I watched a video from Rennisance Unity in Detroit on Will & Surrender. It was a tag team sermon, with a number of presenters on the same topic, but as I watched, I got frustrated. I’ve felt that same frustration enough times to know ther source. It’s not about what the presenters were doing, rather it’s about what I am not doing, the work I am called to.
These people talk about surrender in various ways, coming to understand that the old externally focused “like me” persona may not be the best while you are having a heart attack, understanding how to stand back when your parents die by your thirteenth birthday and you are thrown into difficult places, or just not getting what you thought you wanted in Sydney and having something wonderful anyway.
I get all of these things. If you think about the best things that have happened in your life, could you have predicted them with any precision before they happened? Probably not. The wonderful bits are unimaginable to us before they happen, and if we were bound by the limits of our own tiny imaginations we would never know wonder at all, and worse, never know how wonder reveals parts of ourselves that, even though they were always inside of us, we could never have imagined.
But surrender is quite near impossible for me. The “trajectory” that I know my creator put in my heart is so against social norms that it’s near impossible to communicate that passion to anyone. It’s a calling that many, if not most, call sick, indulgent or perverted, something that violates the limits of what they believe is acceptable in their creator’s eyes.
But as I listened to these people talk about their experience with surrender, and how they struggled with the hard question of when to surrender and when to fight, what to push against and what to let push you, what is of God to be embraced and what is of the ego to be resisted. They talked of that moment when they realized that they couldn’t just live inside the answer and change the world to meet them, they had to live inside the question and change their lives to meet creation.
For me, the question comes down to the basic question I have always learned to ask: “OK, God, what I am supposed to learn in this situation?”
In other words, God, what is your will for me in this moment?
This is what I have learned to surrender to: learning. Surrendering to learning is surrendering to growth, and surrendering to growth is surrendering to transformation.
Education is what you get when you don’t get what you want.
Lots of metaphysical teachers have come to the end that what this life of separation is about is learning, working out what we can’t work out when totally connected. It’s a belief I cotton to, not least because as long as people keep open to learning they keep getting better. The path as metaphor may well be the path as recieved wisdom, but the metaphor of journey is a useful structure for an evolving and evolved human life.
Things happen, and we are asked to engage them. The lessons may always have been there, but being open to learning in every moment lets the lessons enter and transform us. This is what I think people mean when they say they are in the moment, that they aren’t fixated on the way things should be, their past expectations, or fixated on the way they want them to be, their fantasies, but rather are engaged in how things are right now, open to learning and change.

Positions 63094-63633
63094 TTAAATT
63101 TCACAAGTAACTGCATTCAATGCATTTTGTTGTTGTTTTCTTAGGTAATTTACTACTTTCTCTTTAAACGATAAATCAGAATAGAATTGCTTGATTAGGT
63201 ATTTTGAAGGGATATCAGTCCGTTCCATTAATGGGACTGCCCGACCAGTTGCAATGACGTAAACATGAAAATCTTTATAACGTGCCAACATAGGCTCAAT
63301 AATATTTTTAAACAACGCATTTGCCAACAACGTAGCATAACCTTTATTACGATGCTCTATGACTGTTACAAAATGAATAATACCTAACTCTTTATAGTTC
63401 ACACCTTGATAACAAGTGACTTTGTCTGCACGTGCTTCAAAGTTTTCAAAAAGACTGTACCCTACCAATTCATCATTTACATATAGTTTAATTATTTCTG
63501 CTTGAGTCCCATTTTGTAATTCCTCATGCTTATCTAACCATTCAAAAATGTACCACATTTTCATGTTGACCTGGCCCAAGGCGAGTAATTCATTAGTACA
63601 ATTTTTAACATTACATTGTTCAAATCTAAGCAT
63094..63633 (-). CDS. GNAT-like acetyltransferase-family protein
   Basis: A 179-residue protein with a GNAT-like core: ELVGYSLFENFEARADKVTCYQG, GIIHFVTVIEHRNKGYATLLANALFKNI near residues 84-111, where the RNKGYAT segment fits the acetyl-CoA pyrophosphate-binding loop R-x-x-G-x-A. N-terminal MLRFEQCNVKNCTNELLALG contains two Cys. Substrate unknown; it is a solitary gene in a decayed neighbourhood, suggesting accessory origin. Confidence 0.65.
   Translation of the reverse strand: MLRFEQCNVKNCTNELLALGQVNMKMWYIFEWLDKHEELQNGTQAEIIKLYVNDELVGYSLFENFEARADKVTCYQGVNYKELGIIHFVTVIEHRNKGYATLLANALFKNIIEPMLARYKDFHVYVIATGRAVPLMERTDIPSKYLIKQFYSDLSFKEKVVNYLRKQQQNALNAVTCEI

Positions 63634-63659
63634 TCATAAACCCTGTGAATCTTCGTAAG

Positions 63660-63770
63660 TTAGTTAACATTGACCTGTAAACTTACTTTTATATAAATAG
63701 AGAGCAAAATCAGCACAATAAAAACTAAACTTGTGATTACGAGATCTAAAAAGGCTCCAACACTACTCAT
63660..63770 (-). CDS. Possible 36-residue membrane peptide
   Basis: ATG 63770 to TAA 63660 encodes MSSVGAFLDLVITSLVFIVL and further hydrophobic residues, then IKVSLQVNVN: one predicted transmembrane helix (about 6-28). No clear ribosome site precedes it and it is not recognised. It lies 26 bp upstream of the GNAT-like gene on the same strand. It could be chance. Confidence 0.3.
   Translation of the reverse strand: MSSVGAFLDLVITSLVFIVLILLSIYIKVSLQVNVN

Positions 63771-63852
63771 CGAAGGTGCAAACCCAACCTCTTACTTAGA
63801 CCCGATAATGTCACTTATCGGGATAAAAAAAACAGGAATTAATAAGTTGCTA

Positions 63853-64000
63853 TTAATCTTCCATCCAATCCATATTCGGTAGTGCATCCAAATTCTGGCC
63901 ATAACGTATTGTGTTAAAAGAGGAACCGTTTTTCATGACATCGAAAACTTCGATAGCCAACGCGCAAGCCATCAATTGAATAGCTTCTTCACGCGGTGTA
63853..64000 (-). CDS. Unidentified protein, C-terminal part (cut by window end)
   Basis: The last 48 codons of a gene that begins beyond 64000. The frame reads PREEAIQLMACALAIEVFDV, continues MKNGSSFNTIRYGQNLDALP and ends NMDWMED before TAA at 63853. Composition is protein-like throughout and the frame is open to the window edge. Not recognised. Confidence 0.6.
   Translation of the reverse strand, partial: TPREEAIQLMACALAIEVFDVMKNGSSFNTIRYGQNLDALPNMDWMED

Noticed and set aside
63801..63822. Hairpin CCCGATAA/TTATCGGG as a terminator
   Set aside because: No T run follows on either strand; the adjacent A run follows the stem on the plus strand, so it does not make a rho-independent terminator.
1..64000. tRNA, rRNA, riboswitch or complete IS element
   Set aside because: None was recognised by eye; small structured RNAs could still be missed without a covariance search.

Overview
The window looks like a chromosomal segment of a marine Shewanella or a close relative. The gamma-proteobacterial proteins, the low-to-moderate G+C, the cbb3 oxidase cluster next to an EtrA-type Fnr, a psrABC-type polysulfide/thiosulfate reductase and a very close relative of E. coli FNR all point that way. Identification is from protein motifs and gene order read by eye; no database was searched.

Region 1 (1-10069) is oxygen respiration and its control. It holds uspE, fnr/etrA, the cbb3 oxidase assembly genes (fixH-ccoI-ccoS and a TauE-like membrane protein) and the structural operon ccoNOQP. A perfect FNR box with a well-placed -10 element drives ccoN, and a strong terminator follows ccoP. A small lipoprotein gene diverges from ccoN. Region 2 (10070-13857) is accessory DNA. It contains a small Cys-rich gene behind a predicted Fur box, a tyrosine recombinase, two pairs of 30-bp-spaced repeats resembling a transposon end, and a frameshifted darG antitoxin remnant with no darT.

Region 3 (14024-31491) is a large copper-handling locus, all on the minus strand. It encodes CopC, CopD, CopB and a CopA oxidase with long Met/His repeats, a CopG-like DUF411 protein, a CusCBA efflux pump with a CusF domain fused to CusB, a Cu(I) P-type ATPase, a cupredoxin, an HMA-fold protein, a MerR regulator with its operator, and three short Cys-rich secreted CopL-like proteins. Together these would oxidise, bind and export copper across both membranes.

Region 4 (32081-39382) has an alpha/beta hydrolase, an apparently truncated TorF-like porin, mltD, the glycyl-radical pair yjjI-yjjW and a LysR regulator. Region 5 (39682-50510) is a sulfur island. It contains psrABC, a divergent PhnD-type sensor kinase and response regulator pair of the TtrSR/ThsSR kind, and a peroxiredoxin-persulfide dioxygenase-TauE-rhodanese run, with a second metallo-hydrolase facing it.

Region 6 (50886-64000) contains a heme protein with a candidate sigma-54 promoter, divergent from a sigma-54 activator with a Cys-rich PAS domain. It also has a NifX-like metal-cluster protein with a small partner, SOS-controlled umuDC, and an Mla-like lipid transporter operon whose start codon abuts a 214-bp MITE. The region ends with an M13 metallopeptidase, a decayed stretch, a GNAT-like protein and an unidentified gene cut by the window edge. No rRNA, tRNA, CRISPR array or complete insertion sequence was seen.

That’s the big challenge of surrender, the challenge of being open to learning, being open to everything.
And as for me, well, I know how closed I am to many things in the world of flesh. Those lessons seem to just cut at me, because they are so often lessons of how people come from ego.
It would be nice to say that means I am open to many things in the world of spirit, and I am, but the limit is simple: I feel the need to build a wall between that spirit and manifesting it in the flesh. This is far from a new behavior — I remember being pounded about it when I was five — but it is a caustic and claustrobic one, encapsulating me in my own world, where bases tend to burn what little flesh I have left.
I look to those who are commited to their own path to support me, but all too often I find that they want to surrender to some kind of previous knowledge rather than opening and surrendering to the learning and change they may face if they opened to me. They don’t ask what they can learn from me, even if its transformative, rather they just wonder how I fit into their current expectations and plans.
I know about surrender. There was a reason that many of the last times I went to a church I heard about Jonah; heck, that was the kids book next to me as I waited, waved off of going into the cardiologists exam room by my mother who didn’t want any hard questions.
But I also know that most people see surrender in much smaller bits. They have a life full of desires and expectations to maintain, and that means surrender is smaller, nicer and much more normative. Not so queer, if you know what I mean.
But for me? The knowledge is wide, the learning is vast, and there is so much to do.